I discovered Minecraft back in early 2010, when the game was still in a very early stage of development. It’s seven years later and I’m still playing the game at home. I’ve explored every biome and defeated every monster. I’ve dug into the game’s code to tinker with its rules and mechanics. I’ve even managed to make Minecraft a part of my career for the last couple of years, using the game to teach a range of subjects in classrooms, after-school programs and summer camps. I now consider Minecraft to be second nature.
And yet, kids still manage to surprise me.
It seems that every time I step into a Minecraft classroom, I learn something new about the game from the students, or see something created that’s unlike anything I’ve seen before. The most recent example was during our Spring Break camp in Rocklin. The camp was called “City Blocks” and campers were exploring concepts of civil engineering. Each construction project — including bridges, skyscrapers, roller coasters, and more — had a physical component using traditional craft materials, and a digital component within a Minecraft world, in which all campers could collaborate on the same project.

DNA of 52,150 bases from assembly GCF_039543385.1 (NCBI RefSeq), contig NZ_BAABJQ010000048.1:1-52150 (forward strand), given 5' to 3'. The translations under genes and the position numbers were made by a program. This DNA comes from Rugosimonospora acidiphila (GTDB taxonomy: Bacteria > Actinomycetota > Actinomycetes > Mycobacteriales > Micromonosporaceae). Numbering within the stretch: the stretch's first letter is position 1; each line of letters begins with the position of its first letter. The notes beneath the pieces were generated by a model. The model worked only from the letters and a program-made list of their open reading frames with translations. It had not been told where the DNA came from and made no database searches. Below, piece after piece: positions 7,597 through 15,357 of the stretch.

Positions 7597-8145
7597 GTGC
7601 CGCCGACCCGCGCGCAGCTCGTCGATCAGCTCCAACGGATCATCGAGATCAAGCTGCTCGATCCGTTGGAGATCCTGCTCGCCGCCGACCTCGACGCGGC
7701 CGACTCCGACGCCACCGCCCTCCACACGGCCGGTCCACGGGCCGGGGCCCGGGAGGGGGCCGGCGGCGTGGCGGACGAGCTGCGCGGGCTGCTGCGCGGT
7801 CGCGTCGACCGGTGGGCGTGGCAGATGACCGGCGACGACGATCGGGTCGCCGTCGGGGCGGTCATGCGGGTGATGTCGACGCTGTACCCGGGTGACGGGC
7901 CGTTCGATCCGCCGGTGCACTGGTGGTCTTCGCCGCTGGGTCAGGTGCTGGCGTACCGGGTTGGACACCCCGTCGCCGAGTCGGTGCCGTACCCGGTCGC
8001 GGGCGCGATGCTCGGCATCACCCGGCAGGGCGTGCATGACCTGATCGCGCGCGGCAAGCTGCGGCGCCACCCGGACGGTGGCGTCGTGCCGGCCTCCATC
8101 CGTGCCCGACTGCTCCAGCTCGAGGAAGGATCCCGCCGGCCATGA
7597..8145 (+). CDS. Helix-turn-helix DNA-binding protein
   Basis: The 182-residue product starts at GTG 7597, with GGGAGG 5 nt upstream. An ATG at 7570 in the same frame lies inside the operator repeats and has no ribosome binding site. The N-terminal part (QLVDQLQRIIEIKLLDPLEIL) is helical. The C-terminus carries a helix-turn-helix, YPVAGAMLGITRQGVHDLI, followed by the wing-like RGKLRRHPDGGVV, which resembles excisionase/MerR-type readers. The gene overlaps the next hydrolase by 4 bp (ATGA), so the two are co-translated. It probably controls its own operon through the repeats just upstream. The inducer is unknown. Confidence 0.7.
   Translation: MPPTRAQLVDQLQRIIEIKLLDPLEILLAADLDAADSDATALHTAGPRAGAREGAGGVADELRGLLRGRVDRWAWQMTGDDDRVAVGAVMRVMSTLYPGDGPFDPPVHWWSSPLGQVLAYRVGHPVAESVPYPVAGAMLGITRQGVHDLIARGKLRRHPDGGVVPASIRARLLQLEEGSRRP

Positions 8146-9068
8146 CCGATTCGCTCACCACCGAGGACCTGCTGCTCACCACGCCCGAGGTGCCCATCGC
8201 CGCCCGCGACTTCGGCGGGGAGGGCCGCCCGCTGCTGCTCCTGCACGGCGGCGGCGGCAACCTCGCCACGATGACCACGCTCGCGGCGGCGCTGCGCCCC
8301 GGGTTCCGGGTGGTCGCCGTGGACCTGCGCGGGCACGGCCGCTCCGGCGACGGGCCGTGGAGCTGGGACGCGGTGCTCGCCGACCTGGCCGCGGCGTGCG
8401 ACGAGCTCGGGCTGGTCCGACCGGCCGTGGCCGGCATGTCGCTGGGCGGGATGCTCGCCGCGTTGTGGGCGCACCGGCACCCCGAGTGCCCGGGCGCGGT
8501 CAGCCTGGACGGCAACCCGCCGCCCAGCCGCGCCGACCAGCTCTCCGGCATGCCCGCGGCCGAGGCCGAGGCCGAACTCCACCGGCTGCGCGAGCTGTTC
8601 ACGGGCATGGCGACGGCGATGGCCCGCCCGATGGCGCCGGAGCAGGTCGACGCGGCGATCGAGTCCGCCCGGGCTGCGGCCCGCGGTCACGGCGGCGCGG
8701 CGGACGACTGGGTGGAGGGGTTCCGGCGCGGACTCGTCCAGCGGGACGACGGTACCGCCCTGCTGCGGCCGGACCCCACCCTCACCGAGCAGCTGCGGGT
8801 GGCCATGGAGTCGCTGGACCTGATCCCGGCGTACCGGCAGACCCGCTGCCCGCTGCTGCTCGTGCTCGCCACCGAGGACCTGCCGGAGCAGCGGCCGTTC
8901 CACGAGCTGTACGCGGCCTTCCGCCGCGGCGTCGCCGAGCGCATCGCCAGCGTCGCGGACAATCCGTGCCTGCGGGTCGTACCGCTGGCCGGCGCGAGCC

On the first day, campers were tasked with designing a bridge in Minecraft. I was not in Rocklin to see the class being taught, but I was able to remotely jump into the Minecraft world at the end of the day and check in on the camper’s progress. I was so surprised and entertained by what I found that I was inspired to take screenshots and create something of a “photo journal” of my journey, which can be found here:
The Minecraft Twilight Zone (Note: At the bottom of the page, you’ll need to click “Load more images” to see the full photo journal.)
You can also check out this summer’s Minecraft themes and all of our Camp EDMO™ Summer Programs on our website!
**Today’s blog was brought to you by Joe Allington, who is excited to be working with Camp EDMO™ to bring game-based learning to more students. In his spare time Joe enjoys cooking, hiking, developing alternate realities, watching movies, and (of course) playing video games.**